The European Southern Observatory (ESO), is an intergovernmental organisation that facilitates astronomy and astrophysics research. Since its creation in 1962, ESO has provided scientists with the world’s most powerful ground-based telescopes in its host state of Chile, where they can avail of exceptional observing conditions. Richard Hook at ESO tells us all about the organisation, some ground-breaking discoveries made, and what the future holds for astronomy and astrophysics research.
‘One of the biggest challenges will be the search for Earth-like planets around other stars and possible detection of evidence of life elsewhere in the Universe’
Firstly, could you please briefly introduce ESO, and tell us a little about its history, focus and scope?
The European Southern Observatory is the foremost intergovernmental astronomy organisation in Europe and the world’s most productive astronomical observatory. Our main mission, laid down in the 1962 Convention, is to provide state-of-the-art research facilities to astronomers and astrophysicists, allowing them to conduct front-line science in the best conditions. The organisation is supported by Austria, Belgium, Brazil, the Czech Republic, Denmark, Finland, France, Germany, Italy, the Netherlands, Poland, Portugal, Spain, Sweden, Switzerland and the United Kingdom, along with the host state of Chile. Several other countries have expressed an interest in membership. Over the nearly 54 years of its existence, ESO has taken European ground-based astronomy from being a relatively minor player in a world dominated at that time by the US to a world-leading position. It has brought the European astronomical community together so that it can tackle projects that are far beyond the reach of single countries. ESO operates three unique observing sites in Chile: Paranal, La Silla and Chajnantor and has its Headquarters in Garching bei Munchen, Germany. Its observatories are located in Chile because of the exceptional observing conditions to be found in the north of the country, which are unequalled anywhere else in the southern hemisphere. By building and operating a suite of the world’s most powerful ground-based astronomical telescopes enabling important scientific discoveries, ESO offers numerous possibilities for technology spin-off and transfer, together with high technology contract opportunities and is a dramatic showcase for European industry.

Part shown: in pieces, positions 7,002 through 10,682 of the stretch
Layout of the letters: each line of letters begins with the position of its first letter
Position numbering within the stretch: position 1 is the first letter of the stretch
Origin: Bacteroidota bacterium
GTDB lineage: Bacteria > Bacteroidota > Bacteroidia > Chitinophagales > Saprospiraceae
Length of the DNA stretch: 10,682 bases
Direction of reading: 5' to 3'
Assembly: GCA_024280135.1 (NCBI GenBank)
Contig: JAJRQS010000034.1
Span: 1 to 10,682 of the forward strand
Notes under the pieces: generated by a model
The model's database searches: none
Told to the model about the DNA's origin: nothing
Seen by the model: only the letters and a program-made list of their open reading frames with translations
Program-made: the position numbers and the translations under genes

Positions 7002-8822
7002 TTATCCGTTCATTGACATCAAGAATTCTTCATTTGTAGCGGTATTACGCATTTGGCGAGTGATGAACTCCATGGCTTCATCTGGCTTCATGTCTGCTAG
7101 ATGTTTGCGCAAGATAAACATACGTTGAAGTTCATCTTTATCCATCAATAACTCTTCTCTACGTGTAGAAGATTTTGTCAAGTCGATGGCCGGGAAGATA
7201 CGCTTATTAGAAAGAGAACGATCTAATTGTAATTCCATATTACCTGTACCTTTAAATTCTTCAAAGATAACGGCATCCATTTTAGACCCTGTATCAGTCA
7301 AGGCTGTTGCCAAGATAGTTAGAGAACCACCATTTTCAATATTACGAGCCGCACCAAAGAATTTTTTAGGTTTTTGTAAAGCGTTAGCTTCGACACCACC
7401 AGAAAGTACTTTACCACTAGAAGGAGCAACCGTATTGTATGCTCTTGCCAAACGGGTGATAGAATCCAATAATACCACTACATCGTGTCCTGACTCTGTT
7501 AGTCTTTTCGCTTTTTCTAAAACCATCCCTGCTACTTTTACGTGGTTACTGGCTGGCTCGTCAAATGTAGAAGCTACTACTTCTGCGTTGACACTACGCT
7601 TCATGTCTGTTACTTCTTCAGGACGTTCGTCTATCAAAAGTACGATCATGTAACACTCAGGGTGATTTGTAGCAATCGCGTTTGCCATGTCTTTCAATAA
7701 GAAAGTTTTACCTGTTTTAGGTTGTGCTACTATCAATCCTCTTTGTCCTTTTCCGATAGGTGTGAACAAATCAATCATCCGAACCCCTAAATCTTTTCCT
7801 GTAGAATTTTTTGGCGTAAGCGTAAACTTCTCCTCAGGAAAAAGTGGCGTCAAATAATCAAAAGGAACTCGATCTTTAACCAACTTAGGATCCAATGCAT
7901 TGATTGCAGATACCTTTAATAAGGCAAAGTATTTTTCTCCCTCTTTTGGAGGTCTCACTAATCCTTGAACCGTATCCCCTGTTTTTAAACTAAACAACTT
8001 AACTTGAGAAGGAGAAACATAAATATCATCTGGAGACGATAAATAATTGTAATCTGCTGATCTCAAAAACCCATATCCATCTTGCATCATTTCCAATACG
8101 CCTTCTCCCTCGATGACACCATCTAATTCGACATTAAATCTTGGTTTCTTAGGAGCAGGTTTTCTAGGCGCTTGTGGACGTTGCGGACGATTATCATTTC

Who are your main collaborators, and how does ESO promote co-operation between researchers across different disciplines and from different institutions?